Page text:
Mal'ta is R* , which means an extinct line..........he did not have M207 ..........is it hard to understand that his line is non existant :bored:

he fits closest to current R haplogroup........most likely they did not want to asscoiate a new alpha marker to him

Aberdeen
08-12-14, 23:19
Mal'ta is R* , which means an extinct line..........he did not have M207 ..........is it hard to understand that his line is non existant :bored:

he fits closest to current R haplogroup........most likely they did not want to asscoiate a new alpha marker to him

Oh, so ISOGG isn't wrong, just really sloppy in showing R* under R-M207. But you haven't explained why you think that. And please - no more nonsense about R* not being R because R* is an extinct line, because that idea is just sile. If you think Mal'ta Boy was actually somewhere between P and R, please explain the science of it. I'd really like to understand why you think ISOGG was either mistaken or sloppy in saying R=M207 and that R* is a subset of M207. If there's a reason why you don't agree, you should be able to explain

Sile
09-12-14, 02:38
Oh, so ISOGG isn't wrong, just really sloppy in showing R* under R-M207. But you haven't explained why you think that. And please - no more nonsense about R* not being R because R* is an extinct line, because that idea is just sile. If you think Mal'ta Boy was actually somewhere between P and R, please explain the science of it. I'd really like to understand why you think ISOGG was either mistaken or sloppy in saying R=M207 and that R* is a subset of M207. If there's a reason why you don't agree, you should be able to explain

read maciano paper in this forum

http://dienekes.blogspot.be/2013/11/a-priori-y-chromosome-phylogeny-from.html

mal'ta is reclassified by some from R* to MA-1

oriental
09-12-14, 03:05
I am sure as Genetics is at its infancy there will be modifications to classes of Haplogroups as vanished groups are hypothesized and placed in between or ahead of the "known and present Haplogroups". There are gaps in the migrations and many groups vanished when the seas rose 300 feet. Of course, it was the closing of the North and South American continents that created the Gulf Stream which is probably the main cause of ending the Ice Age. The rise of the seas was gradual taking 23,000 years as was the continental movements 2 inches a year for a continent.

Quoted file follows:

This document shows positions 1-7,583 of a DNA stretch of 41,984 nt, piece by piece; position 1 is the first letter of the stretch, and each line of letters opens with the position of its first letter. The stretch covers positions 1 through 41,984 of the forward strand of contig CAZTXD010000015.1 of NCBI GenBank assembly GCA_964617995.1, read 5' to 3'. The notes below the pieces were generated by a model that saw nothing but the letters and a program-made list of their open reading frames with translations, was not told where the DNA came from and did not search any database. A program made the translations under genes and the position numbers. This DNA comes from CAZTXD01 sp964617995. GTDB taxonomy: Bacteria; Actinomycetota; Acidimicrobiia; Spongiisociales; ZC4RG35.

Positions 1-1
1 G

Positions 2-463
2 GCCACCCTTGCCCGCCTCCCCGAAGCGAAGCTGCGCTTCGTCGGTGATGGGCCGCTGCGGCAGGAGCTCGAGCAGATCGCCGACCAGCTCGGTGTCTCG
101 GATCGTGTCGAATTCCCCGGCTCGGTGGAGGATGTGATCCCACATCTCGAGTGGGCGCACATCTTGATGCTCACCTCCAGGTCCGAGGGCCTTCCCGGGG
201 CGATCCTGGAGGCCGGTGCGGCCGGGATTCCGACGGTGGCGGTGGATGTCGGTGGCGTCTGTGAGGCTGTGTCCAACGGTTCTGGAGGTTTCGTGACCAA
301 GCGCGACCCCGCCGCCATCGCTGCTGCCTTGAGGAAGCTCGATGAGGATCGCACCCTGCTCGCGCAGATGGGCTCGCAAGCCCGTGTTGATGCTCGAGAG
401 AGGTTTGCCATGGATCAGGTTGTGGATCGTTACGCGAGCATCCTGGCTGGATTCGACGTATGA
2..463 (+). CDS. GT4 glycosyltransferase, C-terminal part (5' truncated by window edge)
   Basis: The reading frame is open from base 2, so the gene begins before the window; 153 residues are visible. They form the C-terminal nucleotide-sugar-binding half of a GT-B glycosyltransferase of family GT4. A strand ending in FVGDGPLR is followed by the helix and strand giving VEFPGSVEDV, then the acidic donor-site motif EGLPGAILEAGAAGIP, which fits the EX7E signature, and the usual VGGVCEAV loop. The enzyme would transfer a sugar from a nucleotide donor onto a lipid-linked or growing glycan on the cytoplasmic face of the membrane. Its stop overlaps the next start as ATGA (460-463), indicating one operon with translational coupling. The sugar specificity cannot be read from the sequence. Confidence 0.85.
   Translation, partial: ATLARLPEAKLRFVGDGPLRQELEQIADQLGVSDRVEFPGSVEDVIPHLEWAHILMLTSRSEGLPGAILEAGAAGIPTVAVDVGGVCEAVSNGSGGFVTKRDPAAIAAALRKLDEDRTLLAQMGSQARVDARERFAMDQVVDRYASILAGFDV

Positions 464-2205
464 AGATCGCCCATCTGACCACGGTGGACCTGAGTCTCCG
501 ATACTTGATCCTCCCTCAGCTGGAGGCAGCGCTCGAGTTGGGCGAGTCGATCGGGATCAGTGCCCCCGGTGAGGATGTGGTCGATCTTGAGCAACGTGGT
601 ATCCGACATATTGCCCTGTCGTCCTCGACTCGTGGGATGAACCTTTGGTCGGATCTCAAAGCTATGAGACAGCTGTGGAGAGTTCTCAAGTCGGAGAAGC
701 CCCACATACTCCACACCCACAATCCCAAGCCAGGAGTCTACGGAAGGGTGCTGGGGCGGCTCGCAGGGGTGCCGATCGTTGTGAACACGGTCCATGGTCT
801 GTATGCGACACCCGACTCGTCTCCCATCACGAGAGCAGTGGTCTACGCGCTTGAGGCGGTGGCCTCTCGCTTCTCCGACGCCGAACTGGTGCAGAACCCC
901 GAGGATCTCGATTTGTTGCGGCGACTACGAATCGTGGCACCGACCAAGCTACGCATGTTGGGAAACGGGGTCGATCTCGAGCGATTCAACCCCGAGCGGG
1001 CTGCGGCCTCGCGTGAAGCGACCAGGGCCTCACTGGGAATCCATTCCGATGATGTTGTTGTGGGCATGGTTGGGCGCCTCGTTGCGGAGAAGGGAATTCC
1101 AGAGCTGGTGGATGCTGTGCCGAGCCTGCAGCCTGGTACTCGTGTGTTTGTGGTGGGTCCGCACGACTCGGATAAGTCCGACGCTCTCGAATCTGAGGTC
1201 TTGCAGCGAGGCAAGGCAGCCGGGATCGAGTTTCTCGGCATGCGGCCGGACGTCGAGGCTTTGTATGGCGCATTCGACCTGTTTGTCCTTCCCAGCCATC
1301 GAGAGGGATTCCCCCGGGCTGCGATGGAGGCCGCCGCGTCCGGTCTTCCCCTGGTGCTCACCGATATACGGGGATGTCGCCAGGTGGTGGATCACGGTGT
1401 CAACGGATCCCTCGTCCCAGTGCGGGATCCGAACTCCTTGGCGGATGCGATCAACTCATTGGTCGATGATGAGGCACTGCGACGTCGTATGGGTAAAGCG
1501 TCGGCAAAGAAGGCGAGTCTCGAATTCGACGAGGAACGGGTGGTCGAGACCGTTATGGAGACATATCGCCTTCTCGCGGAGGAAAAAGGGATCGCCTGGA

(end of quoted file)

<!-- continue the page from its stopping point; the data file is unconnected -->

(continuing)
Aberdeen
09-12-14, 05:36
read maciano paper in this forum

http://dienekes.blogspot.be/2013/11/a-priori-y-chromosome-phylogeny-from.html

mal'ta is reclassified by some from R* to MA-1

I'd gladly read Maciamo's paper if you tell me where to find it - no doubt that would finally provide some clarity. But the article by Dienekes that you linked to says that scientists have discovered that there was a Y haplotype MP that lead to M and P (which led to Q and R) and it says that Mal'ta Boy was R. Scientists refer to him as MA-1 rather than Mal'ta Boy and MA-2 refers to the other set of remains found in the area that was less well preserved. These are not references to haplotypes. Is that what you've been on about all this time? LOL!

Sile
03-01-15, 19:52
Usht'-Ishim was K-M526 + 2 out of 7 SNPs for haplo X (pre-NO)
This was after split from MP and after split from LT
MP is ancestral to P and hence also to Q and R

LT split off , from K , way before MPS was created........it was not the same time.

Sile
03-01-15, 19:57
Here, we favoured a
rate (1.0 x 10-9/bp/year) estimated directly from NGS analysis of MSY sequences in a deeprooting
pedigree (Xue et al. 2009). Though the direct nature of the analysis and the proven
transmission of newly arising variants are positive features, the study’s major disadvantage is
that its mutation rate rests on only four observations. These numbers will improve as other
resequencing studies are published, but meanwhile other studies (Mendez et al. 2013;
Scozzari et al. 2014) have taken the genome-wide de novo mutation rate (based on a larger
number of observations) and scaled it to account for male-specific transmission, thus inferring
slower rates of 0.62 x 10-9 (Mendez et al. 2013) or 0.64 x 10-9 (Scozzari et al. 2014). Criticism
of this approach (Elhaik et al. 2014) has been based on its indirect nature, and the fact that the
resulting rates are at odds with phylogenetic mutation rate estimates (1.5 – 2.1 x 10-9 /bp/year
(Skaletsky et al. 2003; Kuroki et al. 2006)) based on human-chimpanzee MSY comparisons.
Calibration based on archaeological dates and assumptions about colonisation history (such as
the peopling of the Americas (Poznik et al. 2013) or of Sardinia (Francalacci et al. 2013))
has also been applied, although it introduces other sources of uncertainty. Further analysis of
deep-rooting pedigrees, combined with accumulating data on well-dated ancient DNA, should
help to give more reliable mutation rate estimates in the near future.

I would favour the slower rates of 0.62 or 0.64

when KLT split apart, LT became P326 and K became known as M526 ..................they split of the same time.

the LT branch was reclassified as K1 and the K-M526 was reclassified as K2